Yo! I’m Hilary, your host. Listen in for a tiny intro on who I am and what I’m doing here. I’m a retired NCAA hockey player turned trail runner. Each episode I interview an inspiring woman about her story as a runner. These badass ladies from around the globe get honest about everything from competing, motherhood, and trying to have it all. Get ready for training ideas, gear tips, and a healthy dose of inspiration. Bonus! Once a month myself and my guest host Tory Scholz are going to answer listener Q&A on training, mindset, racing, and more.

I listened to the podcast while spinning on one of my bikes. I enjoyed their discussion and the flashbacks that it triggered. She reference a few of my more interesting posts from my years crewing at her ultras. I figured I would publish my own “show notes” with some links:

Despite the title, the interviews with Debbie and other trail running women are sure to be education for anyone with an interest in endurance sports.

AMC Medawisla Lodge and Cabins Revisit

The Appalachian Mountain Club’s Maine Lodges offer amazing hospitality in gorgeous woodland settings that can’t be topped for their New England remoteness. After our family first visited Medawisla Lodge and Cabins on the opening weekend in July 2017, I wrote about our adventure.


I returned this fall for the AMC Board of Directors annual retreat. I won’t hide my bias. I’m a huge supporter of not-for-profit AMC, and I am a big fan of our organization’s legendary mountain hospitality. Our historical strength has been in the mountains of New Hampshire, but we operate through the Appalachian region in New England and the mid-Atlantic. I’m an unabashed champion of the effort to grow our presence in Maine and New York. The resources generated by our lodging operations fund critical mission oriented efforts including conservation advocacy, climate science, outdoor education, land management, and youth opportunities.


Medawisla is the crown jewel in AMC’s network of Maine lodges, but it isn’t necessarily better than the other two locations. All three, Little Lyford Lodge and Cabins, Gorman Chairback Lodge and Cabins, and Medawisla offer authentic Maine sporting camp experiences, though each one is unique.



Medawisla is the newest and represents a more modern approach. One example is that each cabin has a propane stove rather than a wood stove. Though off-the-grid, the Medawisla cabins have electric power, including lights and outlets, whereas the cabins at Little Lyford and Gorman have propane lanterns and there is no electricity.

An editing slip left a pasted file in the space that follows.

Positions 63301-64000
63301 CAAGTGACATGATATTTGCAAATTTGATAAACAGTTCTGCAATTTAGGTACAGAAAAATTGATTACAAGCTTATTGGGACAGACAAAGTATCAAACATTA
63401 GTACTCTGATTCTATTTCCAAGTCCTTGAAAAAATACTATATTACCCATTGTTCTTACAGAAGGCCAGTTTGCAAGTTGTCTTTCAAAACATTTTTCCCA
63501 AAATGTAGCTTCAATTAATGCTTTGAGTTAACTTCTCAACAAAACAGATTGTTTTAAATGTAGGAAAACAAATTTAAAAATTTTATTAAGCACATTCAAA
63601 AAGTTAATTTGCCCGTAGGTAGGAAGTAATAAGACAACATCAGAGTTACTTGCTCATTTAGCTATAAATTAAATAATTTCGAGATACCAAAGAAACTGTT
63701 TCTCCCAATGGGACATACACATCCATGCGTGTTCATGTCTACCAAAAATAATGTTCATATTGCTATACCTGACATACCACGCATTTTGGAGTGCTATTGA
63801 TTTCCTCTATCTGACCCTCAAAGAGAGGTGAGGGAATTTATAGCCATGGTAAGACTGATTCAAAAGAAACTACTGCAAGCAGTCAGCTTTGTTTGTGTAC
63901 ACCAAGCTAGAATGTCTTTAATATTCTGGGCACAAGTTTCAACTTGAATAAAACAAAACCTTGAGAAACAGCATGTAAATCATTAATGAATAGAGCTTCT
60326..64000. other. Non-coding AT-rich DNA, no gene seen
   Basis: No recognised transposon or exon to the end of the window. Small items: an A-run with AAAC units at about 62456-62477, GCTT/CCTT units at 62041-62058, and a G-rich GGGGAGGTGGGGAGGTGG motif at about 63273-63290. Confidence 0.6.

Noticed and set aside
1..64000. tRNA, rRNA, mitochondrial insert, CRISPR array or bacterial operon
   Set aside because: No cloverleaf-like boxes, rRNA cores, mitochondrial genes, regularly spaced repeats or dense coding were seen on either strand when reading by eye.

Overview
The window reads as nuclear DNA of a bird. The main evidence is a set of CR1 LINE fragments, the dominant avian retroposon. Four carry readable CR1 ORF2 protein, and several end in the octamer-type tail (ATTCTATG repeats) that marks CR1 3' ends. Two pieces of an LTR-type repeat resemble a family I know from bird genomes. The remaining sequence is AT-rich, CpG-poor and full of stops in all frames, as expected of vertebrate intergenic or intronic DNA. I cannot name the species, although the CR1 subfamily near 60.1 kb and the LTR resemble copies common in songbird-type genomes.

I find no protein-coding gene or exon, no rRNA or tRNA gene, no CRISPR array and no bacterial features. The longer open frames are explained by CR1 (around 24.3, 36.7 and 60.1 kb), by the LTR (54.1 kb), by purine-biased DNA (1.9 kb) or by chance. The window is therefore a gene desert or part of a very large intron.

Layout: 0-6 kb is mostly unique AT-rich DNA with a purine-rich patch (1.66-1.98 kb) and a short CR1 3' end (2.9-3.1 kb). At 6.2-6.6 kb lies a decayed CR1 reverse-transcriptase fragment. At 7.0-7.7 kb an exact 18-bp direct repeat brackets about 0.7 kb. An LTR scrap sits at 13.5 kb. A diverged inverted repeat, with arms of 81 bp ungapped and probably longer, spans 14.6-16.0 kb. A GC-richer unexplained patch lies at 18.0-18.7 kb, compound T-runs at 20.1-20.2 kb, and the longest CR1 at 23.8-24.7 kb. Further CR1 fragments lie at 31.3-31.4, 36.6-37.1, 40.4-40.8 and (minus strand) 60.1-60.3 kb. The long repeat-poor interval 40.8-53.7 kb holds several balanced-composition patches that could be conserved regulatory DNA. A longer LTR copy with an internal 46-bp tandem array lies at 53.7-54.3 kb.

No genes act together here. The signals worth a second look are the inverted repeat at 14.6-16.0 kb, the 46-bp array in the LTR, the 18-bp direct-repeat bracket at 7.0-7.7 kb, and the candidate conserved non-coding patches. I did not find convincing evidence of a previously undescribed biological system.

It had been nearly 14 years since I visited Little Lyford. Back in February 2014 when Debbie and I skied into the camp with AMC friends, it was known as Little Lyford Pond Camps. That wasn’t long after AMC acquired the property, and prior to substantial renovations including the construction of a new lodge.


Little Lyford was AMC’s  initial recreation hub in the middle of the Maine Woods Initiative, which at the time was a burgeoning broader land conservation effort.


The AMC website offers a succinct description of our Maine efforts:

The Maine Woods Initiative is the Appalachian Mountain Club’s strategy for land conservation in the 100-Mile Wilderness region. The Initiative is an innovative approach to conservation that combines outdoor recreation, resource protection, responsible forestry, and community partnerships. To date, AMC has purchased and permanently conserved 70,000 acres of forest land, created over 120 miles of recreational trails, opened three sporting camps to the public, established an FSC®-certified responsible forestry operation, and developed a partnership with local Piscataquis County schools. 


Debbie and I have been AMC volunteers dating back to the early 2000’s, and this is my third year serving as a director. I was thrilled to return to Medawisla and see its improved operations during my favorite season of the year. The foliage in west-central Maine peaked weeks ago, but there was still some color in the trees. Not all the leaves had fallen.